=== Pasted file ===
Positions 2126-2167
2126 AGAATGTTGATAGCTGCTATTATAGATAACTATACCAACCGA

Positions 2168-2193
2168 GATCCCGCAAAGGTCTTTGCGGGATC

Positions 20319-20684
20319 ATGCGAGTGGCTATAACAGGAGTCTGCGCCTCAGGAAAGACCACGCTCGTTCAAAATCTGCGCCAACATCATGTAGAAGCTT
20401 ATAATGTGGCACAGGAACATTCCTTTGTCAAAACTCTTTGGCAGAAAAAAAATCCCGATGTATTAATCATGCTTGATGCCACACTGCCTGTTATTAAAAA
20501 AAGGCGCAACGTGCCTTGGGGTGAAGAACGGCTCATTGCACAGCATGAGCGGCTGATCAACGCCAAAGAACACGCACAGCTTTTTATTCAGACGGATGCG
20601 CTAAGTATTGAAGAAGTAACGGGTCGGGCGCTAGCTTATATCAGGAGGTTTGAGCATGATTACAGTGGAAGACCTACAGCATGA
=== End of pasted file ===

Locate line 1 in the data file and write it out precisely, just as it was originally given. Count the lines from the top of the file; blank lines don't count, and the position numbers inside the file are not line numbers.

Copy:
Positions 2126-2167